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How to Get Great Book Reviews Frugally and Ethically
The Ins and Outs of Using Free Reviews to Build and Sustain a Writing Career
HowToDoItFrugally Series for Writers (Volume 3)

Carolyn Howard-Johnson

CreateSpace Independent Publishing
October 2016/ ISBN 978-1536948370
Nonfiction/How To/Writing

Reviewed by Leslie C. Halpern


Many writers possess only a vague idea of how reviews sell books or establish an author’s brand. Former marketer/publicist Carolyn Howard-Johnson provides a definitive 340-page guide explaining why authors need reviews, how to find reviewers, sending books out for review,’s role in reviews, building a platform based on reviews, writing reviews, planning a media kit, and other essential tools for successfully launching a book and enjoying future sales.

Divided into six sections and 15 chapters – plus appendices with resources and sample letters – the text allows for skipping around from chapter to chapter. Anywhere in the writing process, from idea development to years after publication, authors can find advice for acquiring or using reviews to help promote sales. For instance, Howard-Johnson recommends organizing a list of potential reviewers long before publication, and assigning codes to them. “NAT for national media; LOC for local; LIB for libraries; BKST for bookstores; CAT for catalogs; BLOG for bloggers; and, of course, BIG REV for the prestigious, sought-after journals (the ones with firm deadlines and submission guidelines); and RDR REV for readers, bloggers, and others who are more interested in the content of a book than the press it’s printed on or the year of the copyright.”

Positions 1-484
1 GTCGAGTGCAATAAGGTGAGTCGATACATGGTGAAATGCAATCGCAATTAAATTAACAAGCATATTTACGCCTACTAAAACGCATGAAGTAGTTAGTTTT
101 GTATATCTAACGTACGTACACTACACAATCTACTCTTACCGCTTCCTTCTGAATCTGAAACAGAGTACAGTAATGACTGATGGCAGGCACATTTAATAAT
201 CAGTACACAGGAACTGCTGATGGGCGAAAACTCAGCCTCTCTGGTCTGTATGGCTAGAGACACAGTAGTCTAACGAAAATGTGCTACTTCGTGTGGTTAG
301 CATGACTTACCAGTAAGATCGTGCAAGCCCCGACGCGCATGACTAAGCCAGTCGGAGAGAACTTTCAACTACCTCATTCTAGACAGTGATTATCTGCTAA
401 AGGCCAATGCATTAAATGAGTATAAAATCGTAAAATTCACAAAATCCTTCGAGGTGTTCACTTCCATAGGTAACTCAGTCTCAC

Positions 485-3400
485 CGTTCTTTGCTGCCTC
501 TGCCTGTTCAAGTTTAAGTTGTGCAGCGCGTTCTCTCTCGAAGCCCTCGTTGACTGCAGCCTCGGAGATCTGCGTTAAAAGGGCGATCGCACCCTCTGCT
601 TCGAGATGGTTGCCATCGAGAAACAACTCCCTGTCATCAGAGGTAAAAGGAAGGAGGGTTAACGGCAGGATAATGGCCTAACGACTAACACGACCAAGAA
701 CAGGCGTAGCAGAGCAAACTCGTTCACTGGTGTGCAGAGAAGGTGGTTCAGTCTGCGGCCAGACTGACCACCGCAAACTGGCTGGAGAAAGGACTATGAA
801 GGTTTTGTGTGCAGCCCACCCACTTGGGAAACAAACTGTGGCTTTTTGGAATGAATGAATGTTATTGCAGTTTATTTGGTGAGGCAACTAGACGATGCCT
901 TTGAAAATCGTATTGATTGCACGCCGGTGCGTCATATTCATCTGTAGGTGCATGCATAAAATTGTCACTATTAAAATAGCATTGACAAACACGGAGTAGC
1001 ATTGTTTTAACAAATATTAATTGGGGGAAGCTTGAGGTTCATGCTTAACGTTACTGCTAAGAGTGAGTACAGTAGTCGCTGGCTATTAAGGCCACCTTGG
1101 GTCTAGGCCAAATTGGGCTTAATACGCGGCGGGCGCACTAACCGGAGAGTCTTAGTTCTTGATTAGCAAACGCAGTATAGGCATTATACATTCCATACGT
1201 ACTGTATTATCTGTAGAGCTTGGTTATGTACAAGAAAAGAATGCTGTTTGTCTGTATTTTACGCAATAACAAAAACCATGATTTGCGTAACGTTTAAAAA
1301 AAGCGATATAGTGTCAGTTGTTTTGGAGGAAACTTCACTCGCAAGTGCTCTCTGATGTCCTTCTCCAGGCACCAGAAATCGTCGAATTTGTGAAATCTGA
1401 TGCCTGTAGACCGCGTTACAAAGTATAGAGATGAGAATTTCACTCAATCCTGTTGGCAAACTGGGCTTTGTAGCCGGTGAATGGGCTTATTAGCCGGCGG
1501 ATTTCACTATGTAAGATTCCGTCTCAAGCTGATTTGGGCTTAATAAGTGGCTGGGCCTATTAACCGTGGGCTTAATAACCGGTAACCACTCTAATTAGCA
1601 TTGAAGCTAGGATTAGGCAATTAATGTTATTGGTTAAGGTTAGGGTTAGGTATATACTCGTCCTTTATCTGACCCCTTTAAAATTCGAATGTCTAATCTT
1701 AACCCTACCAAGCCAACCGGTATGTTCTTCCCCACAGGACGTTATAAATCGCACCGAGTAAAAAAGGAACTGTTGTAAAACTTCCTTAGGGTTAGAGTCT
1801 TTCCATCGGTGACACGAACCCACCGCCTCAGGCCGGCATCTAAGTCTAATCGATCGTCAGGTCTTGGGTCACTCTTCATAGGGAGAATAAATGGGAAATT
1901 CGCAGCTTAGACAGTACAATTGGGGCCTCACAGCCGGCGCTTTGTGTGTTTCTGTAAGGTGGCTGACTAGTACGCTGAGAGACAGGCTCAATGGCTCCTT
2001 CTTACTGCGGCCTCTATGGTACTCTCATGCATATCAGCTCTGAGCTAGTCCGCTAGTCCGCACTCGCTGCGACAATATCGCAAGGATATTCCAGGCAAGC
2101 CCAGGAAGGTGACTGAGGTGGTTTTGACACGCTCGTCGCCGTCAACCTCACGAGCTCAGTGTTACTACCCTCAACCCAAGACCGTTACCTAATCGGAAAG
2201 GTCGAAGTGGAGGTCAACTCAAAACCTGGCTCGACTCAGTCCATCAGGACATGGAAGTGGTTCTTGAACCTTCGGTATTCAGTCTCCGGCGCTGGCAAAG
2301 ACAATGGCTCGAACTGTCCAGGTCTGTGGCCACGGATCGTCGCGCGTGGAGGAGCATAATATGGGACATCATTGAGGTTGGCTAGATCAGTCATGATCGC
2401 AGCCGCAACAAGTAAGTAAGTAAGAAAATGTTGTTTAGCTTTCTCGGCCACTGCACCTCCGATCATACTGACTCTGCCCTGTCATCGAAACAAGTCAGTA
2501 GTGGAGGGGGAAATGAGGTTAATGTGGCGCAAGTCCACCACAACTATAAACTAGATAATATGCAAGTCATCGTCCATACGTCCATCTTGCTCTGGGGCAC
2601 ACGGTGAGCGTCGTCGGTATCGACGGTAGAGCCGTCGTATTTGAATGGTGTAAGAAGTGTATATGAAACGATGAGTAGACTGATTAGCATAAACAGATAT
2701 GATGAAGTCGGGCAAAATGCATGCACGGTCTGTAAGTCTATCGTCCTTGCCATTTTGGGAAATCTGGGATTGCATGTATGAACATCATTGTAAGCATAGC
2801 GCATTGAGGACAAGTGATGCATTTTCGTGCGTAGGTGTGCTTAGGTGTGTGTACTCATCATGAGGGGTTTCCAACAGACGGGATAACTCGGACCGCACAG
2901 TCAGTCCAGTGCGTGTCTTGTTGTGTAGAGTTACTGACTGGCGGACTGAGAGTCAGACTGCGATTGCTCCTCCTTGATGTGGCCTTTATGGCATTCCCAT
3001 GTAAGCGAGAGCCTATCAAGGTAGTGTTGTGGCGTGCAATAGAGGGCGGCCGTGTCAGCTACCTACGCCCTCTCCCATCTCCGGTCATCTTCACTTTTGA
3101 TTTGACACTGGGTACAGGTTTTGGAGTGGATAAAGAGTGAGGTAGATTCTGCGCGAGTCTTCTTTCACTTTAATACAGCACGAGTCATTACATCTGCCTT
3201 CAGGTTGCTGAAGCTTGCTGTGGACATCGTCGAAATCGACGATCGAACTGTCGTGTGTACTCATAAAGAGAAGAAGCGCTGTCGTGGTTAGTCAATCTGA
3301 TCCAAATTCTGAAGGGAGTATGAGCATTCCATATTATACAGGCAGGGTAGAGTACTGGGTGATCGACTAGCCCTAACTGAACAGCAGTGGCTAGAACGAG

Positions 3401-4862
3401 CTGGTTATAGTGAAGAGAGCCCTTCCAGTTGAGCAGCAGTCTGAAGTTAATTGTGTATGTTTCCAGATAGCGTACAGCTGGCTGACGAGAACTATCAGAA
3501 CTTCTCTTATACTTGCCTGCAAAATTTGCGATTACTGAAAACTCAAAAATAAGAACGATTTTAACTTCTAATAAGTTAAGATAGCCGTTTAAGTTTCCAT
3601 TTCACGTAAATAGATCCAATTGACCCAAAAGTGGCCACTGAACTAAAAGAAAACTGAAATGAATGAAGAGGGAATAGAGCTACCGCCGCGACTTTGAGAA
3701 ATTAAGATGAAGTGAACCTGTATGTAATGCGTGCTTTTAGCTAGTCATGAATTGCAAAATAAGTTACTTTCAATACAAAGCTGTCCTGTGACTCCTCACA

She suggests different ideas for renewing interest in titles long after publication. One of these ideas involves contacting reviewers who wrote about previous books when a new book is about to be released. Remind these reviewers what they wrote before and suggest they review the upcoming book. This practice not only helps the author secure more reviews, but shows the reviewer their work is valued and appreciated. She also recommends sending thank you notes and/or gifts to reviewers afterward (but never before, as it would look like a bribe).

There’s also a chapter on writing reviews, because authors are often called upon to reciprocate. This chapter includes information on writing professional reviews, writing for online bookstores, and writing ten-best reads lists. Novice authors should read the entire book in the order it was written, but experienced authors may prefer to pick and choose specific areas where they lack knowledge or previous success. Whatever the level of experience, however, anyone who plans to write a book can benefit from the tips offered in this helpful guide.

Reviewed 2017